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Those suffering from addiction problems often remain silent for many years until there is no way of hiding the issues. Social stigma means that this is for many, the easier option, and for others, especially those without a close support system of family or friends, the rituals of addiction will start to become a difficult thing to take control of.
Addiction can, often after a long period of high function, start to affect the personal finances of a person. Their job may be at risk, or indeed, the cycle may have happened after losing a job or relationship signaling the start of a financial change. Many of us know the dangers of addiction on a health and social level, but in practical terms money is often a deeper issue that affects the individual’s overall outcome.
The National Health Service has a number of local services that help with Drug and Alcohol addictions, and your GP can put you in touch with local drop in centres, groups or therapy rooms. These services are free. They can refer individuals to a key worker to discuss detoxification and rehab, and the range of comprehensive treatment options can be life changer – and in many cases, likely a life saver. It is widely regarded that most people with an addiction have a genetic predisposition to self medicate, either due to their decreased ability to feel the effects of dopamine, coupled with environmental and situational factors. Experts agree that in treatment, the vast majority of those suffering from addiction are also dealing with a mental health condition or disorder. This means that for all who seek treatment, managing the underlying mental health condition is key to managing an addiction – regaining control and the potential to be happy.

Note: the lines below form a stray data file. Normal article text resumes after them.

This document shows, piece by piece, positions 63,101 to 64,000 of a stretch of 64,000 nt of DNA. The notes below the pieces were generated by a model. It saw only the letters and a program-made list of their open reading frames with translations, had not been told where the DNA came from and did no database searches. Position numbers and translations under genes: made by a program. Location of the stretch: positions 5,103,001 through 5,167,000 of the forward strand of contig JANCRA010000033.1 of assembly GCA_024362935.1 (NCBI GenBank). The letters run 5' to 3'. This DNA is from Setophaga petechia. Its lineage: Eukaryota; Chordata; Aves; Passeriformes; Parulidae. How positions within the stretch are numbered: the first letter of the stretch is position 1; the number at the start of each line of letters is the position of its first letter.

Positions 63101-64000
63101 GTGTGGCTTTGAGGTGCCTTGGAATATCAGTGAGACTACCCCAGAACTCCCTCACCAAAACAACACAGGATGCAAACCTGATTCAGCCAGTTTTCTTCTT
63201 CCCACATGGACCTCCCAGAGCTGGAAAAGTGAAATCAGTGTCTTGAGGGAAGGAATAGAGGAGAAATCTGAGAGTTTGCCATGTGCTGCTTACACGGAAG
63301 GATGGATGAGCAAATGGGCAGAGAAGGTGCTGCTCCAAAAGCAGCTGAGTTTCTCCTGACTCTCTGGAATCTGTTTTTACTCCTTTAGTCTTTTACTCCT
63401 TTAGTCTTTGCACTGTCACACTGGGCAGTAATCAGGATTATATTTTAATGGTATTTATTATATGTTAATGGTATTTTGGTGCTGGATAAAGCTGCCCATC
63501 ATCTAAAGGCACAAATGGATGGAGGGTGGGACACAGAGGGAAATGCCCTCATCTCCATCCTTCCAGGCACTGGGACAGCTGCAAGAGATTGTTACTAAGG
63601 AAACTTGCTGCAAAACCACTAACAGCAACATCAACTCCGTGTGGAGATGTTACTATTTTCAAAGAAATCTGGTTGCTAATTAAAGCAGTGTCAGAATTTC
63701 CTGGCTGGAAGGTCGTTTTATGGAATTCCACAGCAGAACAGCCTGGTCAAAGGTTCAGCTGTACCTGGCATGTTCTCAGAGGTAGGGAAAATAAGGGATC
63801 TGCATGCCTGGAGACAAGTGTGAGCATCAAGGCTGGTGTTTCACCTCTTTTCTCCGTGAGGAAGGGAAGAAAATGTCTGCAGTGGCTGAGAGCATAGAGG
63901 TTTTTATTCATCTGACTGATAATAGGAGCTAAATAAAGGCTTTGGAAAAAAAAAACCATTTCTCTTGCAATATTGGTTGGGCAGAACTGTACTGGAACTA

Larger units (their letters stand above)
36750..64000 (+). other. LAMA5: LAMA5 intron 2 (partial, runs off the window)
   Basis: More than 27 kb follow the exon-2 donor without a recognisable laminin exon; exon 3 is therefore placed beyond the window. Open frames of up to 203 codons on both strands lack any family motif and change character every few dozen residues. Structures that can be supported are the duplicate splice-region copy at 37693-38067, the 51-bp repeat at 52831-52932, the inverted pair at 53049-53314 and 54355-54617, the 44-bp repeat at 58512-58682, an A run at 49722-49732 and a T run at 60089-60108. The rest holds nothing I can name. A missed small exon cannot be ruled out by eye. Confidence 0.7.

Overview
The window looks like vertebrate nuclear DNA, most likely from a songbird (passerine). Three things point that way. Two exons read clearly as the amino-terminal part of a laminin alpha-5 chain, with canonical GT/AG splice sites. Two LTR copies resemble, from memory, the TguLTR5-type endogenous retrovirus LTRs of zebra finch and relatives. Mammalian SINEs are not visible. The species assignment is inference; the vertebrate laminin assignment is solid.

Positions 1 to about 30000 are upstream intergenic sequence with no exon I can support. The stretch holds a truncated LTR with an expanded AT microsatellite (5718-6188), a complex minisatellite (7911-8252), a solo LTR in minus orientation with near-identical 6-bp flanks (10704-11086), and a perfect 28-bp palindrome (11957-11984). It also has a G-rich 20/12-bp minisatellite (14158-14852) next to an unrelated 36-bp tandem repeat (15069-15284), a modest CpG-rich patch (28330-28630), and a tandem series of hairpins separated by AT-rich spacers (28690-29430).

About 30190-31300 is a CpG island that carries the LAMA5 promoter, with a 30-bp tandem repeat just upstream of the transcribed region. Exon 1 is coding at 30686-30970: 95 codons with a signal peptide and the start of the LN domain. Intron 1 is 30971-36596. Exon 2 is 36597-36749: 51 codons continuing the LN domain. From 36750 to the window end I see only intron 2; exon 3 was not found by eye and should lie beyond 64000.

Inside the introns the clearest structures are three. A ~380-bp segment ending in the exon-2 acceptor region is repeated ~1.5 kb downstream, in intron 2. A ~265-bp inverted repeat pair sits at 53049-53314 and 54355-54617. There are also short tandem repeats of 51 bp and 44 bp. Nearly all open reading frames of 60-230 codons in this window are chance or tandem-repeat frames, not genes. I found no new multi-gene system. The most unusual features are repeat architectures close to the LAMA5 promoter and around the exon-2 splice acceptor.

Taking The First Steps
If you know someone or are personally dealing with addiction, it is important to know the facts surrounding possible routes back to health and freedom. Residential rehabilitation in the UK is all privately owned, and the NHS will provide the funds to stay there for those in most need and displaying the most will to change. This may take a few months, and for many the end of their addiction can not come soon enough. Super informative sites such as UK-Rehab.com or Addictionhelper.com can help guide you through your options and help you ascertain the best course of action for you to gain treatment as soon as possible. Residential rehabs are often more successful as they remove the immediate environment from the individual. Rehabs are safe places, and whilst you stay in the rehab you will be kept safe from temptation. Many centres offer 8 and 12 week stays with daily therapies, before offering supported housing near the centre for those wishing to move from the place they were living when heavily addicted. Costs generally start at £5000 for 28 days, and detox 7-10 days beforehand is in the region of £2000.
If you have the funds to put yourself through rehabilitation, it is advisable, as waiting lists through the NHS can be successful however there may be a long and strict set of criteria that you need to meet before gaining a place. The NHS only offer funding to private rehab centres, and as such, a key worker at your local drop in or walk-in centre will tell you what you need to do in order to gain a place. Key workers will ask you to prove your motivation and worthiness of a place and you will be required to keep attending meetings 3-4 times a week to secure a place. This is hard for an addict in the grips of psychological and often physical impairment, meaning only the most determined of service users will be successful in gaining a place. The residential rehab centres across the UK are incredibly successful, structured heavily around a positive, affirming daily routine to ensure complete abstinence and management in the dual diagnosis of presiding mental health conditions. The regaining of control is for many the key to rebuilding a life after addiction.
Article Source: addictionhelper.com